Simon Berthelot

Years since first academic appointment: Less than 5 years

Title: The right care to the right patient at the right time from the right provider: new quality indicators for a value-based comparison of primary and emergency department care

Authors: Berthelot S, Blais S, Bissonnette L, Légaré F, Moore L, Lavergne R, Émond M, Lang E, Stelfox HT, Mercier E, Guimont C, Forest JC

Protocol: In November of 2015, Bill 20 was adopted by the National Assembly of Québec to improve patient access and loyalty to family physicians and reduce avoidable emergency department (ED) visits. The Ministry of Health Care has also launched a program to create 50 family medicine super-clinics around the province to divert urgent ED visits that could be treated in a non-ED setting. Promoting family physicians as the primary access point to the health care system for urgent health concerns reflects the government’s assumption that primary care facilities offer high-quality and more affordable ambulatory emergency care. To our knowledge, this assumption has never been formally tested.

By developing accurate costing methods and ambulatory emergency care quality indicators (QI), our research program, to which this research project is attached, will compare primary care clinics to EDs for non-urgent cases, using a value-based approach. Value is defined as health outcomes per dollar spent and is best represented by the formula V=P/C, where V represents value; P represents performance, measured with different clinical outcome indicators; and C is the incurred costs to obtain such outcomes. This approach promotes the best care at the lowest cost.

This study proposal specifically aims to identify and validate performance indicators for ambulatory emergency care (P in V=P/C). We will derive new indicators using the concept of ambulatory emergency sensitive conditions that could be defined as conditions for which care provided to similar patients in either primary care clinics or EDs may have an impact on patient outcomes.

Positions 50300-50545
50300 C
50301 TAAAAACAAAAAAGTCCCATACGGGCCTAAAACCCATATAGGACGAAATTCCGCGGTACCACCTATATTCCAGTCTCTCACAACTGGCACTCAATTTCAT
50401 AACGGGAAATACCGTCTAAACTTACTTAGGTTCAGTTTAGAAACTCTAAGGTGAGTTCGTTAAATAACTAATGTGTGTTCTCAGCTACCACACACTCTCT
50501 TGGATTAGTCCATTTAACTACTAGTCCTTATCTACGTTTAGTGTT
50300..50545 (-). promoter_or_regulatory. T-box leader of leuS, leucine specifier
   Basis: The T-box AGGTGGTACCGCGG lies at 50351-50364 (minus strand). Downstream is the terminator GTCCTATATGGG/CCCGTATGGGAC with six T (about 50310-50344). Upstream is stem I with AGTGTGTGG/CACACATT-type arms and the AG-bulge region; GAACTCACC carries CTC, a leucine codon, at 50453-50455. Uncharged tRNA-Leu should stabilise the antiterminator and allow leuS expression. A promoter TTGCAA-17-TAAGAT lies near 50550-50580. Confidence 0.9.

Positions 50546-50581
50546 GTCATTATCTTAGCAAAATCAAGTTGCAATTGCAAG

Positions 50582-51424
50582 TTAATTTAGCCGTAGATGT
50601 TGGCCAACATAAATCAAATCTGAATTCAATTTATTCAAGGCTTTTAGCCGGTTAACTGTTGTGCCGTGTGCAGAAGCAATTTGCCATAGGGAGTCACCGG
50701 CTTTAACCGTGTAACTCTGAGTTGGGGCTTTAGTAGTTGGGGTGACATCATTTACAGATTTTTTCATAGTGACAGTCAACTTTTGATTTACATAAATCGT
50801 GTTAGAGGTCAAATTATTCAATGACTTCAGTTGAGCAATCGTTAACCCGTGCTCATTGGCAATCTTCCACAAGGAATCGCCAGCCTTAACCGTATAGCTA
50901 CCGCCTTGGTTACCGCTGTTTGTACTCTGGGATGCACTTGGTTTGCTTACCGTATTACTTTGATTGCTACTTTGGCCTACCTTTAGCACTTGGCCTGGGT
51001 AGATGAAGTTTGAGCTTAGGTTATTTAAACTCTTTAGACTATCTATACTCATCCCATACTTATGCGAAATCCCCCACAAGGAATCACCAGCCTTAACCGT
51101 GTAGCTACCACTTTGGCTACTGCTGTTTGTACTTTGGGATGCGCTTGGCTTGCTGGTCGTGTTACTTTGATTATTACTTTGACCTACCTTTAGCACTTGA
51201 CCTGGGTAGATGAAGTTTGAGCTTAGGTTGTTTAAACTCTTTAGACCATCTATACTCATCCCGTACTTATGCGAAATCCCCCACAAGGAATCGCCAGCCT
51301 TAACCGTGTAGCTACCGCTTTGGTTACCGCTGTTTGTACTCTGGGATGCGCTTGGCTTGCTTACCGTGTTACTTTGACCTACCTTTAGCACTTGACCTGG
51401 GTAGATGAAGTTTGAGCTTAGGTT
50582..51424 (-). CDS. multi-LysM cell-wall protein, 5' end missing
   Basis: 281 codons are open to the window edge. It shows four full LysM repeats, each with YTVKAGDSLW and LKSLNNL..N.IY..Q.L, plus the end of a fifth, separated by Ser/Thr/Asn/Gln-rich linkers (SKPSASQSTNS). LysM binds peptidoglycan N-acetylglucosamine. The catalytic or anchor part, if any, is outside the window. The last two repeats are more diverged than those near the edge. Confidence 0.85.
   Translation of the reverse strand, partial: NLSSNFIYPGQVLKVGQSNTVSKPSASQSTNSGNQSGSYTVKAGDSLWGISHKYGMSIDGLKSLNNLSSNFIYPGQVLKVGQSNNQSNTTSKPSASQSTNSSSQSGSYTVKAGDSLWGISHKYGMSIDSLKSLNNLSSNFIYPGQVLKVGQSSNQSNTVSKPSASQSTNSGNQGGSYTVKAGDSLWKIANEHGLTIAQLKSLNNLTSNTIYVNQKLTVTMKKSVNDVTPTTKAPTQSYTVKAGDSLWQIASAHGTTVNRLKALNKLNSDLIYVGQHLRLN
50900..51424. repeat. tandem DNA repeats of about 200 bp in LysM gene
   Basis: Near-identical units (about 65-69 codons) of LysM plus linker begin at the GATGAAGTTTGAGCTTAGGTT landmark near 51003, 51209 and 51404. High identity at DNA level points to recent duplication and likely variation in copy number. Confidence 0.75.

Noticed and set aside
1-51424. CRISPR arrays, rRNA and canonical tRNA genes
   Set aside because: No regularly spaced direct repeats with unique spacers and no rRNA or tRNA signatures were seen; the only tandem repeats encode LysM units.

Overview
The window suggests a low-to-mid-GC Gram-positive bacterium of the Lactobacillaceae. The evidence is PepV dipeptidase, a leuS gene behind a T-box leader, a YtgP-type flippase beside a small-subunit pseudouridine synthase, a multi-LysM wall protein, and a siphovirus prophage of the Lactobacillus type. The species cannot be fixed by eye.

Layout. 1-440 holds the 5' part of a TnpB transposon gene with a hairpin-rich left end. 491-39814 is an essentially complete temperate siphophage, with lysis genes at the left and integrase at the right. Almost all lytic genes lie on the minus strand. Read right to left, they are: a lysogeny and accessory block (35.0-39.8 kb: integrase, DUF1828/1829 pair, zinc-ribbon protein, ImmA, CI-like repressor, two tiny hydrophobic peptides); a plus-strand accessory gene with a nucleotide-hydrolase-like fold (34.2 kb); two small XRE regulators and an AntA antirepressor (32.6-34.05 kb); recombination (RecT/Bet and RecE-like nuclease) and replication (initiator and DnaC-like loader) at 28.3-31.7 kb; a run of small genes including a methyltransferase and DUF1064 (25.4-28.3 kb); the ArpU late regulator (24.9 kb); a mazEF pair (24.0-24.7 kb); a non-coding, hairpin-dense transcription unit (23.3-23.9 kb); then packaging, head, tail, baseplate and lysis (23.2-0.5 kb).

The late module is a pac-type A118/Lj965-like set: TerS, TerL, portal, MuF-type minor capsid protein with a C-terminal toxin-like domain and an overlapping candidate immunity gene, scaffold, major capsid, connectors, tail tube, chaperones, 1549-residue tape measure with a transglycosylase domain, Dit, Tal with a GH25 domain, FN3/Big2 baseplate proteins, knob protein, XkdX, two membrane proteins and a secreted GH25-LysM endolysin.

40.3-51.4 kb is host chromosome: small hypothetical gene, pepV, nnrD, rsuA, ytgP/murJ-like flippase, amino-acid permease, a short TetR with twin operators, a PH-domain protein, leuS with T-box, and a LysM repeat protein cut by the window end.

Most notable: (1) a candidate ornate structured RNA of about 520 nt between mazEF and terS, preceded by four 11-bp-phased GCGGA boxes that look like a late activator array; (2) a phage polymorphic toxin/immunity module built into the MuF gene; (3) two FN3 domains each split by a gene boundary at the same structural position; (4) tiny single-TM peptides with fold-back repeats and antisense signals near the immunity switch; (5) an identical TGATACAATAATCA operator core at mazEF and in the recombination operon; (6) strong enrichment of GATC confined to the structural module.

Our primary objectives are: 1) To develop indicators for ambulatory emergency sensitive conditions; 2) To test the availability, the reliability, and the construct validity of these indicators.

To reach those objectives, we propose a 3-year research project composed of two phases.

Phase 1: RAND/UCLA Appropriateness Method to identify QIs for ambulatory emergency care. This phase will include a scoping review to develop a list of potential QIs; a deliberative process with a steering committee and a panel of experts; a minimum of three rounds of ratings and a video conference.

Phase 2: Retrospective cohort study to validate selected QIs. We will test and validate the retained QIs in an ED and a primary care clinic of Québec city. Data will be obtained from administrative databases through automated data extraction or manual chart reviews.

By seeking to improve our knowledge on the complex interactions between primary care clinics, our results will help health system stakeholders to 1) determine the function that primary care clinics and EDs should have on the continuum of care; 2) define the most appropriate ambulatory emergency care paths based on patient needs, quality of care and costs; and 3) ensure that the right patient receives the right services at the right time by the right provider.


What would be the best approach to develop a countrywide collaboration that would have the goal to 1) further validate the developed QIs and 2) compare value of care between EDs and primary care walk-in clinics?